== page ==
Login or Register to post comments

  • Thu, Jan 28, 2021 - 2:54pm

    #4

    gallantfarms

    Status: Bronze Member

    Joined: Jun 18 2009

    Posts: 89

    14

    Mr. Conspiracy Theory

    This cartoon has never been more true...

    Login or Register to post comments

  • Thu, Jan 28, 2021 - 3:02pm

    Yoxa

    Yoxa

    Status: Silver Member

    Joined: Dec 20 2011

    Posts: 339

    3

    disproportionate burden on rural folks

    A tax based on miles driven would indeed create a disproportionate burden on rural folks.

    When fuel taxes pay for the road systems I don't begrudge that (much). But I would really, reeeeeally begrudge it if I had to start doing paperwork to track how many miles I drive.

    Login or Register to post comments

  • Thu, Jan 28, 2021 - 4:35pm

    #6
    agitating prop

    agitating prop

    Status: Gold Member

    Joined: May 28 2009

    Posts: 673

    1

    Non starter.

    If you read the entire article, it's full of qualifiers. The idea was floated and even if it was enacted would likely only apply to suburbanites. People living rurally would likely get an exemption.

    This is how the article ends. Full of emotion to engender a knee jerk response.

    It's about those who work in fancy offices in New York City, not the loggers and miners who work in dangerous conditions to provide heating options for the very people who despise them.

    Not to mention that there's a mass evacuation from many major cities (to the suburbs) as well as work from home.

    Login or Register to post comments

  • Thu, Jan 28, 2021 - 6:03pm

    J keller

    J keller

    Status: Member

    Joined: Nov 07 2020

    Posts: 22

    0

    J keller said:

    I feel like this might be another way to push folks out of the land they own.Make it harder to live in the country.  So bill gates can buy it up.

    Login or Register to post comments

  • Thu, Jan 28, 2021 - 6:05pm

    J keller

    J keller

    Status: Member

    Joined: Nov 07 2020

    Posts: 22

    1

    J keller said:

    Thanks for that laugh..need it in times like these. 🙂

    Login or Register to post comments

  • Thu, Jan 28, 2021 - 6:38pm

    #9
    MarkM

    MarkM

    Status: Gold Member

    Joined: Jul 22 2008

    Posts: 492

    3

    Was that in the article?

    The idea was floated and even if it was enacted would likely only apply to suburbanites. People living rurally would likely get an exemption.

    I must have read too quickly. I didn't see that.

    Login or Register to post comments

  • Fri, Jan 29, 2021 - 7:36am

    #10
    Nate

    Nate

    Status: Silver Member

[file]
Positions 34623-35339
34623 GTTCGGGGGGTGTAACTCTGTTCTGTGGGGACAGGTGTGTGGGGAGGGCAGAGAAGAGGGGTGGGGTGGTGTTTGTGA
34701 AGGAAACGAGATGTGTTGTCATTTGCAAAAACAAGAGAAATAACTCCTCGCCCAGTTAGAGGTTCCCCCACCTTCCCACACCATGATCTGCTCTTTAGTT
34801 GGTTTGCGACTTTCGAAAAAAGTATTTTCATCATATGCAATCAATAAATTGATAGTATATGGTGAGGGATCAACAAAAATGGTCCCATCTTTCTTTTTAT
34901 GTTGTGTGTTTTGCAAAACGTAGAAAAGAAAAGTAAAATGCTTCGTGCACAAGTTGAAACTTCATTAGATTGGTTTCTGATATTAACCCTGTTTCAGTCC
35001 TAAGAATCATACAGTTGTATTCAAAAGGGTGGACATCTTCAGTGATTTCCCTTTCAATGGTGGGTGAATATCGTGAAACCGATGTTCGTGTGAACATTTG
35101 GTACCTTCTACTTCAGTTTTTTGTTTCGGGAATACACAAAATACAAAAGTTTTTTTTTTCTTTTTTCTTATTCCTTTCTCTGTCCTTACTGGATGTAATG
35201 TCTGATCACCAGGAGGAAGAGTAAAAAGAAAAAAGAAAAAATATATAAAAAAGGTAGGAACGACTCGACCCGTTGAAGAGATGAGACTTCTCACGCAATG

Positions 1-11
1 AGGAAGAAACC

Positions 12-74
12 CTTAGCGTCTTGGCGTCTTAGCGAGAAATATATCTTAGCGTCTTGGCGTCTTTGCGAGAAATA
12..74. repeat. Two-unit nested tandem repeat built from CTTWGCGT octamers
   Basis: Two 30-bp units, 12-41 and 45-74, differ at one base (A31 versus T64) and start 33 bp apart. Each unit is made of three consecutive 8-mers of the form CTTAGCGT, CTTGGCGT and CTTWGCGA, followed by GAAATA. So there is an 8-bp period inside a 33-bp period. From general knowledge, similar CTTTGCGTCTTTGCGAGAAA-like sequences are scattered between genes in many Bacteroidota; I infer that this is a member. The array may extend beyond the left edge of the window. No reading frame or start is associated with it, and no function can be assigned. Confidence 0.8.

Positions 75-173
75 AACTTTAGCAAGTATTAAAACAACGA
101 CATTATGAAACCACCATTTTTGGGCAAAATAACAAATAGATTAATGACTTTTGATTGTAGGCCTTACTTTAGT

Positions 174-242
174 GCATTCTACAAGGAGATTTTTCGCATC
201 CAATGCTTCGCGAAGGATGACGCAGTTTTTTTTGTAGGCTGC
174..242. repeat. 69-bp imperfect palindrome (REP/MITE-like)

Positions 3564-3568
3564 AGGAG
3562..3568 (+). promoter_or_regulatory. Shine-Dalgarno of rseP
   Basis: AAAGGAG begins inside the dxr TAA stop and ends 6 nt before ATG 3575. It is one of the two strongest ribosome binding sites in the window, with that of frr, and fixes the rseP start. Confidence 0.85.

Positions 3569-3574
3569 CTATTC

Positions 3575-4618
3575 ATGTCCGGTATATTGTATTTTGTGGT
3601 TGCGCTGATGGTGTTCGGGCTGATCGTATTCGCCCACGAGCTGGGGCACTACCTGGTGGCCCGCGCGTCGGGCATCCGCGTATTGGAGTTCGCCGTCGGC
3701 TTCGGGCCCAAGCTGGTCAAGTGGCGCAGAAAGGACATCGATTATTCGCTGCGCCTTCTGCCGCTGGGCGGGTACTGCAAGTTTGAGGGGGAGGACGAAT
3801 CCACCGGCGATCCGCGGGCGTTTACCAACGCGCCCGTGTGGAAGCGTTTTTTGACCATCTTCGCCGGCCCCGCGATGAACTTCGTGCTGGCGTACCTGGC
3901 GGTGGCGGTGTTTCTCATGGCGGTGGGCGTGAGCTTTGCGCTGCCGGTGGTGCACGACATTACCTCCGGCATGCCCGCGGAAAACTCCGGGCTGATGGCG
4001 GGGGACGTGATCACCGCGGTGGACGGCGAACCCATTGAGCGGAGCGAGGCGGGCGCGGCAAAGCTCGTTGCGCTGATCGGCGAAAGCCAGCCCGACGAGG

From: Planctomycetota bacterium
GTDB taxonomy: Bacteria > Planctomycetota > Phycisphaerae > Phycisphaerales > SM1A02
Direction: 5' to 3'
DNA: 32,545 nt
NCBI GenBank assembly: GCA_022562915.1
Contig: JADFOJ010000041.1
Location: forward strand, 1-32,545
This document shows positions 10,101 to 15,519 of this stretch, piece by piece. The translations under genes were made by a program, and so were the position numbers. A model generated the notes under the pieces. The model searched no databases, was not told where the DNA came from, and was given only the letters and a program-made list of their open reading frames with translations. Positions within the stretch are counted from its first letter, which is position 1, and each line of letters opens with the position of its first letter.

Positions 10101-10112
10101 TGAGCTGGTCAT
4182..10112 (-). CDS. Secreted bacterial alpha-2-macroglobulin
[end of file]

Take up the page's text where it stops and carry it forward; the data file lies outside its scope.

Joined: May 05 2009

    Posts: 516

    0

    Good News Friday

    California was in a serious drought situation 72 hours ago.  The central valley was sitting at 35% of normal (my personal records since 1984).  If this continued, reservoirs and ground water are heavily drawn upon.  We had a really nice set of storms through here the past 3 days and we are now at 95% of normal.  We aren't out of the woods yet, but January rains mean really good snow pack and  the ability to grow crops without further groundwater depletion.

     

    Login or Register to post comments

  • Fri, Jan 29, 2021 - 6:13pm

    #11
    Mysterymet

    Mysterymet

    Status: Bronze Member

    Joined: May 23 2020

    Posts: 169

    1

    I wish this was the Babylon Bee but unfortunately not

    https://www.forbes.com/sites/roberthart/2021/01/27/china-deploys-anal-swab-tests-to-detect-high-risk-covid-19-cases/?utm_campaign=forbes&utm_source=facebook&utm_medium=social&utm_term=Gordie&sh=596ca9bc6e81
    you have got to be shitting me...

    Login or Register to post comments

  • Fri, Jan 29, 2021 - 6:20pm

    agitating prop

    agitating prop

    Status: Gold Member

    Joined: May 28 2009

    Posts: 673

    0

    Was that in the article?

    That was a quick synopsis.  The crazy ending to the article was a direct quote.  Would you like me to provide more to buttress my synopsis? I read the entire article from the original source, not just what was provided here.

     

    Login or Register to post comments

  • Fri, Jan 29, 2021 - 6:24pm

    agitating prop

    agitating prop

    Status: Gold Member

    Joined: May 28 2009

    Posts: 673

    0

    Nate

    You must be very relieved. Drought is one of the most severe issues we face.  It scares me to death.

    Login or Register to post comments

  • Fri, Jan 29, 2021 - 7:29pm

    #14
    Hohhot

    Hohhot

    Status: Silver Member

    Joined: Mar 12 2020

    Posts: 135

    0

    Buffet owns the railroads that transport crude oil- that's why O killed it in 2015 too

     

    No pipeline as it would cut out rail. Did it before.

    https://www.americanthinker.com/articles/2015/11/warren_buffett_and_the_keystone_decision.html

     

    Login or Register to post comments